More pointers on working with local journalists

by Public Relations Staff

October 28, 2009 — Do you have a good relationship with a local journalist? Consider sending a brief e-mail about the parity law taking effect in January 2010 and the availability of an APA fact sheet to help consumers understand the new law: "How Does the New Mental Health Parity Law Affect My Insurance Coverage?"

If you decide to reach out to media, it's important to contact a reporter you already know and make sure you understand the reporter's beat. Does your media contact usually cover mental health, insurance or workplace issues? If not, then ask your media contact if she or he can recommend the appropriate reporter.

Another key to pitching a story idea to journalists is having a timely news hook. Open enrollment season provides an ideal time to pitch a story on how the parity law is relevant to consumers. Open enrollment refers to an annual period of time during the fall when employers offering more than one health plan allow employees to switch their insurance coverage. Many local media outlets produce news stories on open enrollment since it affects so many people.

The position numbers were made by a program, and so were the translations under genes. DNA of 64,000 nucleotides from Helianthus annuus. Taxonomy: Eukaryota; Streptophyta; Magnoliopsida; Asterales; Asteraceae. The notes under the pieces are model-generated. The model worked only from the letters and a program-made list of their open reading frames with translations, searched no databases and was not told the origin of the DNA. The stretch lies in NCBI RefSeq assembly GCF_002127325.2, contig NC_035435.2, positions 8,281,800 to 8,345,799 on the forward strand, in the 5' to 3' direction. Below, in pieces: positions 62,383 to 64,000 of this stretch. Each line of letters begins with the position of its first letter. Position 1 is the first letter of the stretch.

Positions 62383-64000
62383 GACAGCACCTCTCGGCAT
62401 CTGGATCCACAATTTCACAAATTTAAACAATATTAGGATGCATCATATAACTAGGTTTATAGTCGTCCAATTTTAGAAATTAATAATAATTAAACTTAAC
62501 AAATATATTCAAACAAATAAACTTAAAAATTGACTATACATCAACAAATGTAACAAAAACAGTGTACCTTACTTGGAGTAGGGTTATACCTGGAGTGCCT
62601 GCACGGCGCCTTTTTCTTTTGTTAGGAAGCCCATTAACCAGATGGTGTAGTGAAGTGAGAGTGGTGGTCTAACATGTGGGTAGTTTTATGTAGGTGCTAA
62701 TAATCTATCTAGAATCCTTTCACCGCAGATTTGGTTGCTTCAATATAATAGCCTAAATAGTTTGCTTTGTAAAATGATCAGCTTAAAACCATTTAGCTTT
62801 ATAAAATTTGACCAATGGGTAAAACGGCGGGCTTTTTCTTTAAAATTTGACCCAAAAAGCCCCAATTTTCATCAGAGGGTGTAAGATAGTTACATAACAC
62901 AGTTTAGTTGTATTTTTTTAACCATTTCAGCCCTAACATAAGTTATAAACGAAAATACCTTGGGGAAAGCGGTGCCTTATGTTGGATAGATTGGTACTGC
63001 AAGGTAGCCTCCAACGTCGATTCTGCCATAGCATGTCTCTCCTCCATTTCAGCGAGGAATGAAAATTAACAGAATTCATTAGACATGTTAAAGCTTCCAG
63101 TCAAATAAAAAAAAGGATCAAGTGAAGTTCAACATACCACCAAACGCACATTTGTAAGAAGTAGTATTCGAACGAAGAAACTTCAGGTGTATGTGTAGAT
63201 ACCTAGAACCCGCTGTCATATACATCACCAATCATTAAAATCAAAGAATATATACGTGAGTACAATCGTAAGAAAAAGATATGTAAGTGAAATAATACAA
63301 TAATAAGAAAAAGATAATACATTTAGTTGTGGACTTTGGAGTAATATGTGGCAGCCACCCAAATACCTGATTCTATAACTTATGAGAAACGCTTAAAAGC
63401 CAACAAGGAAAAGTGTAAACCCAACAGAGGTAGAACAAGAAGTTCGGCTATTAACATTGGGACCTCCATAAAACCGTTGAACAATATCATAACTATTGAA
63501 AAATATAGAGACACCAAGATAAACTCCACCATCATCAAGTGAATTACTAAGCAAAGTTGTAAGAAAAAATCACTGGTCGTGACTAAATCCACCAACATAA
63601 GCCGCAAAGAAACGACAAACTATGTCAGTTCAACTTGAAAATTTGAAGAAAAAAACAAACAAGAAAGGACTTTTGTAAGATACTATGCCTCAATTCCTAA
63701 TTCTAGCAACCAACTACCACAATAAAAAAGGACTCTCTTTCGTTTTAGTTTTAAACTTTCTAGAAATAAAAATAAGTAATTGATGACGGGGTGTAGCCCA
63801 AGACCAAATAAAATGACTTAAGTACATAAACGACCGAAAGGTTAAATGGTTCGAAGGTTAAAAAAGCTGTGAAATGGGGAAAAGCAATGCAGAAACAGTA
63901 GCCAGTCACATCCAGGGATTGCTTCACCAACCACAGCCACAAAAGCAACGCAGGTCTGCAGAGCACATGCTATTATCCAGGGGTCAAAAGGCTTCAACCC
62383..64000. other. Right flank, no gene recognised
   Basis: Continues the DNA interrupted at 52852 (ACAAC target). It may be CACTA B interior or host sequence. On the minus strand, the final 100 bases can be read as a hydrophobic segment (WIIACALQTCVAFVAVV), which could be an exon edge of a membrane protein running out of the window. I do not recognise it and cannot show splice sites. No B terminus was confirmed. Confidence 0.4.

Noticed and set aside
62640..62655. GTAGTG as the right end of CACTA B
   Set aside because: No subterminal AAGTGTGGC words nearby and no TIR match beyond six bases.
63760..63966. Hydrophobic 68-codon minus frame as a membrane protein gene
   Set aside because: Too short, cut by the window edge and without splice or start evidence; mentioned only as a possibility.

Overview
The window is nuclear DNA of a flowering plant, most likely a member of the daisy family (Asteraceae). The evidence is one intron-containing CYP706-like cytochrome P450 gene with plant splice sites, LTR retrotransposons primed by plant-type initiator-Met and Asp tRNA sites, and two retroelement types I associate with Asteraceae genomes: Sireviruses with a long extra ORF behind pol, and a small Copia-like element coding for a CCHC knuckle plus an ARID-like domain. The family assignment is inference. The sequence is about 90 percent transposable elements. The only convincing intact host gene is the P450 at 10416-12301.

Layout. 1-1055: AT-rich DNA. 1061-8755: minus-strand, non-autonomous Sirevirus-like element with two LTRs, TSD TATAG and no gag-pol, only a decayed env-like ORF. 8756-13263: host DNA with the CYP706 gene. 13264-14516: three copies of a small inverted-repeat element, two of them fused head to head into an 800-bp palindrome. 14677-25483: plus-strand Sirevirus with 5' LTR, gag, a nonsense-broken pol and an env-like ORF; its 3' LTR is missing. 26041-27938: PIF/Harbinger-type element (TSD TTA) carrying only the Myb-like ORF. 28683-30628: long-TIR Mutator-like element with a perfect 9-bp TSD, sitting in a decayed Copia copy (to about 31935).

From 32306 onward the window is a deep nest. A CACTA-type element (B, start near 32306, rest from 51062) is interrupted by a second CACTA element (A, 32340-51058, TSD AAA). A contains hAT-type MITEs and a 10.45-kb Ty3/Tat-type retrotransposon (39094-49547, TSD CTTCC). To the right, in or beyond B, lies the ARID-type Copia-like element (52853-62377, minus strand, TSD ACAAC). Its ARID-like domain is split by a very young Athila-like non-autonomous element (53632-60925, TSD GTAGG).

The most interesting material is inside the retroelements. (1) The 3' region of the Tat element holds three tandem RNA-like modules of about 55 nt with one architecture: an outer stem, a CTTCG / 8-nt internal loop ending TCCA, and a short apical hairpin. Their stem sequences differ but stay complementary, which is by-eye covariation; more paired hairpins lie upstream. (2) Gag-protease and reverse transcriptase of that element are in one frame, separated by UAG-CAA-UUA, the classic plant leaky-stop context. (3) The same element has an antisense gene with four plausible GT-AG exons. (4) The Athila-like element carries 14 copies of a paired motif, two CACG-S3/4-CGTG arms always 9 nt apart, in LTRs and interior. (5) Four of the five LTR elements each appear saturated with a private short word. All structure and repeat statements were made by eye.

Another timely news hook includes New Year's: "A new year, a new law goes into effect."

If you don't have any media contacts but are interested pitching a story, be sure to identify the appropriate reporter at your local newspaper, radio or television station.

Read, watch and get to know media outlets. Get a sense of the type of stories they cover and who reports them. If a local talk radio program only covers local sports, for example, that program wouldn't be a good prospect for pitching a story about mental health parity.

Pay attention to the names of reporters or writers in bylines. If you see a health-related story or notice that a particular reporter has taken an interest in something related to insurance or employee benefits, make a note of the name. Use any of these names as the start of a media list. You will often find their e-mail addresses or phone numbers attached to a story. If not, you can either call the newsroom and ask for contact details or check the media outlet Web site.

If you have any questions or would like to discuss public relations initiatives related to parity, e-mail the APA Practice Directorate Public Relations Office.